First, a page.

You Are What You Eat

twittersheepI’ve never really understood the phrase, “You are what you eat.” If it were true, I’d probably be an In-N-Out burger (double double animal style) or something far worse for you and/or better tasting.

Recently, I overheard someone on Twitter saying something to the effect of:

“You are the sum of the five people you hang out with the most.”

My immediate reaction was to disagree vehemently. I’m totally not like that! I’m exactly who I want to be! I don’t subject myself to the influence of others like that! Etc.

Not only am I completely wrong about this, but it may be that — in some strange cosmic way — I’m actually the sum of ALL the people around me, good, bad and everything else under the sun.

Today I discovered TwitterSheep. (No, this has nothing to do with sheep, fraternity rituals or anything else of a sexual nature, I assure you.) TwitterSheep simply looks at your followers and constructs a tag cloud based on keywords in their bios. That’s not really remarkable, but what is remarkable is that when I ran my Twitter account through the application, the resulting tag cloud literally read like my own bio. Seriously. It’s a visual representation of terms that — when you sum them all together — equal me. The largest words are what I do and care about most.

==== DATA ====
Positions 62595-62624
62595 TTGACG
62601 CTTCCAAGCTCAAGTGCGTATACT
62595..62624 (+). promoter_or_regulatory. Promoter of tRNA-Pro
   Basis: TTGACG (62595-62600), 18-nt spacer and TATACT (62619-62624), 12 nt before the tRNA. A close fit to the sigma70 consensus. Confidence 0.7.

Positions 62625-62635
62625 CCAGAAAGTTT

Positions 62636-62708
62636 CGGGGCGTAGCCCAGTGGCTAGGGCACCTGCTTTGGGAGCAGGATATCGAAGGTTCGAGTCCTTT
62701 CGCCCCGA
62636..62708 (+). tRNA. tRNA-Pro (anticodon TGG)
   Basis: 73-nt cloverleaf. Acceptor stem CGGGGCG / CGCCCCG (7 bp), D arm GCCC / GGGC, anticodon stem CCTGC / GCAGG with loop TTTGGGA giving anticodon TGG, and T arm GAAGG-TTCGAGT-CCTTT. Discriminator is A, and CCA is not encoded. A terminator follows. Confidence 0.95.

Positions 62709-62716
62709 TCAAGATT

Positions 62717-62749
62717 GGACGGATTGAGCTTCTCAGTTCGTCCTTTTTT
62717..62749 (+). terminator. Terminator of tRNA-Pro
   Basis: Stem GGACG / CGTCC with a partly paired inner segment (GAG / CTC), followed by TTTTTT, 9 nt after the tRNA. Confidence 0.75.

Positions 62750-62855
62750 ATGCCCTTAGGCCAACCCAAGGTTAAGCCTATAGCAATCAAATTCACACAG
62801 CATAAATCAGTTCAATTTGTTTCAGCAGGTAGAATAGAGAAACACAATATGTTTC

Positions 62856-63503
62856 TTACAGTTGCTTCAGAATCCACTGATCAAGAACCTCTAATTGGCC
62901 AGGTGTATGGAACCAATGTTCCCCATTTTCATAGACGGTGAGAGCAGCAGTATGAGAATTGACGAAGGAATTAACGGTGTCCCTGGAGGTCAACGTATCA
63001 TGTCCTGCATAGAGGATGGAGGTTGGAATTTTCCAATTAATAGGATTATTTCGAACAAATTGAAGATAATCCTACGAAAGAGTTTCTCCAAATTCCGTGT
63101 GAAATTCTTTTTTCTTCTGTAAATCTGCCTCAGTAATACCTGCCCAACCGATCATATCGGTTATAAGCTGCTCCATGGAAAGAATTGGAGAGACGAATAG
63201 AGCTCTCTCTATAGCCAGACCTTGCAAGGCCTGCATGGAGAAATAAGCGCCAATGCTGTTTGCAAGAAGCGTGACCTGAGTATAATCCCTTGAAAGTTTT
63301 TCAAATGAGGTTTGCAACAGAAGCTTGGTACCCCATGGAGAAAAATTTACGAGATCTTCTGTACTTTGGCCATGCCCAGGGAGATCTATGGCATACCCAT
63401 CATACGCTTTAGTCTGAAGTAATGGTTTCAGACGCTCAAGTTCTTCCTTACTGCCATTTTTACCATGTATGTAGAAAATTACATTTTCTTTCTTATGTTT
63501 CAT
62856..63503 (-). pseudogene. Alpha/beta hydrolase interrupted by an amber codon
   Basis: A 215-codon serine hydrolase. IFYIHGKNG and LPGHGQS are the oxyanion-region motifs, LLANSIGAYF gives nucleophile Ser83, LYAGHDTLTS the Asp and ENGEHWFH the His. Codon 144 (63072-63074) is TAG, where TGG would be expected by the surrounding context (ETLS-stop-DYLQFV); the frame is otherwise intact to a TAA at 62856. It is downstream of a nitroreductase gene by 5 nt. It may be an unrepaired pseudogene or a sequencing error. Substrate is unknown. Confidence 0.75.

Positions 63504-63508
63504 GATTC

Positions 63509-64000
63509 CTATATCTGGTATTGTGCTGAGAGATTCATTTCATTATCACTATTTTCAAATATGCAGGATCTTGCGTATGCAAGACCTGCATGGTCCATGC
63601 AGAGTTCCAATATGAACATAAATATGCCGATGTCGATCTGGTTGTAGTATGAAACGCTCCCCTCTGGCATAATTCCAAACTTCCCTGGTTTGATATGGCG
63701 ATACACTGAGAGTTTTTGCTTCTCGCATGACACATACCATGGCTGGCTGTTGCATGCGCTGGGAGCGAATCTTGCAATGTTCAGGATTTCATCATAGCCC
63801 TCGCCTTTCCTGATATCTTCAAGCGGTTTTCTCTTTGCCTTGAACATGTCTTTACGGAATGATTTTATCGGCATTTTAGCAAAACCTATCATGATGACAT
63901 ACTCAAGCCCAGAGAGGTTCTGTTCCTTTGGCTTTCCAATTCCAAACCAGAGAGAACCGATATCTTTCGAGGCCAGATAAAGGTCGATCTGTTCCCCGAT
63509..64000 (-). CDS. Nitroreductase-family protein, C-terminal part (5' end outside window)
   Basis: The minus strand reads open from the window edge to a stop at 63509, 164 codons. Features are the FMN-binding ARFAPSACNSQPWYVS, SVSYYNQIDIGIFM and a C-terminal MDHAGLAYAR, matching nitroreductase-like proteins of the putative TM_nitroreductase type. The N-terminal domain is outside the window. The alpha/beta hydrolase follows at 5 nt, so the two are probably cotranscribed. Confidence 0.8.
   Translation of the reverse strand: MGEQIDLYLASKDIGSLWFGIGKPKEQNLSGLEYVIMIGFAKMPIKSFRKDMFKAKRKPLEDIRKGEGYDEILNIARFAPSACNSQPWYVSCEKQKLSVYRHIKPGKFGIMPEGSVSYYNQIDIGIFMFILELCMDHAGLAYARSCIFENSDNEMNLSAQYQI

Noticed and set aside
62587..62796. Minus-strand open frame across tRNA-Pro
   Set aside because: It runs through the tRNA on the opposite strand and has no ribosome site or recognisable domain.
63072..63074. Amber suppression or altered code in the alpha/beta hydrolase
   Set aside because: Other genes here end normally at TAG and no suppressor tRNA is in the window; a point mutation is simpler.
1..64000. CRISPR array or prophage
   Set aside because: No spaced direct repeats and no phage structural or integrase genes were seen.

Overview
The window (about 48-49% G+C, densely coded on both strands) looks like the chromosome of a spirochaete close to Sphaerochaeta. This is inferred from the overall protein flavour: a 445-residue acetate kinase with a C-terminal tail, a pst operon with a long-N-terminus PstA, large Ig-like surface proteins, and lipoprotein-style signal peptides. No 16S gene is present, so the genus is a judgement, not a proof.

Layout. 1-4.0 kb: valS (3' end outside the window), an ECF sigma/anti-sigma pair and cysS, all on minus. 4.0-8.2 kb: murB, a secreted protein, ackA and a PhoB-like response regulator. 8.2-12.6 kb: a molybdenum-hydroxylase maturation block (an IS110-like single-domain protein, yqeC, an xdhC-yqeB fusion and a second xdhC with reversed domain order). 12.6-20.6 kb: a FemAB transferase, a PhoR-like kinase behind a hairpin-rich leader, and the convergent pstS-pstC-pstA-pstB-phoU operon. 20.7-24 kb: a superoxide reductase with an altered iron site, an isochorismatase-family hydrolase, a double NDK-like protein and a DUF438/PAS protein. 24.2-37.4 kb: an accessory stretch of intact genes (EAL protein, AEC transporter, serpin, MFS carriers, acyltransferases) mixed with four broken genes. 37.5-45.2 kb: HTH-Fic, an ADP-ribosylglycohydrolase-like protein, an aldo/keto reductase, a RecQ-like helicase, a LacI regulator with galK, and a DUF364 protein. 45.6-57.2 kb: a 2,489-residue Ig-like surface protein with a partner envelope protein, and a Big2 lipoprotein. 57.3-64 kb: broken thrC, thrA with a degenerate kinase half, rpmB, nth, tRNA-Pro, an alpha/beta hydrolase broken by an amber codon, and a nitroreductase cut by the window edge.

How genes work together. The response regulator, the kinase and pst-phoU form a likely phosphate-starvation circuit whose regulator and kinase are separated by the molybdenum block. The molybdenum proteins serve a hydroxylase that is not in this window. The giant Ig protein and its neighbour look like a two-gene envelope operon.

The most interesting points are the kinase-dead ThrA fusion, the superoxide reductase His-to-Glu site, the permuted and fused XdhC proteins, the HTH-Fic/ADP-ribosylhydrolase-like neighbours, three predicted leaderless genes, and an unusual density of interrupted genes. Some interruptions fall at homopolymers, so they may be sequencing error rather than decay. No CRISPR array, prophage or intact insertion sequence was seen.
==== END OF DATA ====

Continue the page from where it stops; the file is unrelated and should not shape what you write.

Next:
Am I right about this? Are you the sum of your followers?

Try TwitterSheep and let me know how it worked for you!

Feedback Loop

We’ve been keeping a close watch on what people are saying about my.SXSW and trying to respond to as much of the feedback as possible, either directly from us or via the folks at SXSW.

It’s no surprise — in this “2.0” world of hypersharing and total transparency — that we’ve seen literally hundreds of blog posts and tweets about my.SXSW, but we’ve only received a handful of e-mails.

We don’t really like e-mail anyway, so this is cool.

The SXSW help desk has received a lot of support requests via e-mail, with issue #1 being that the welcome e-mails and password reset e-mails aren’t showing up, most likely due to downstream spam filters. Ah, the irony! Again, this is why e-mail sucks, but it’s sort of something that’s hard to live with and also hard to live without.

So, how are we tracking and responding to feedback?

We’re using a jury-rigged system of free tools: search.twitter.com (remember Summize?), Google Alerts and Google Reader.

This “system” only takes a few minutes to set up and it can be used to track virtually anything being said about anything in a public space on the interwebs.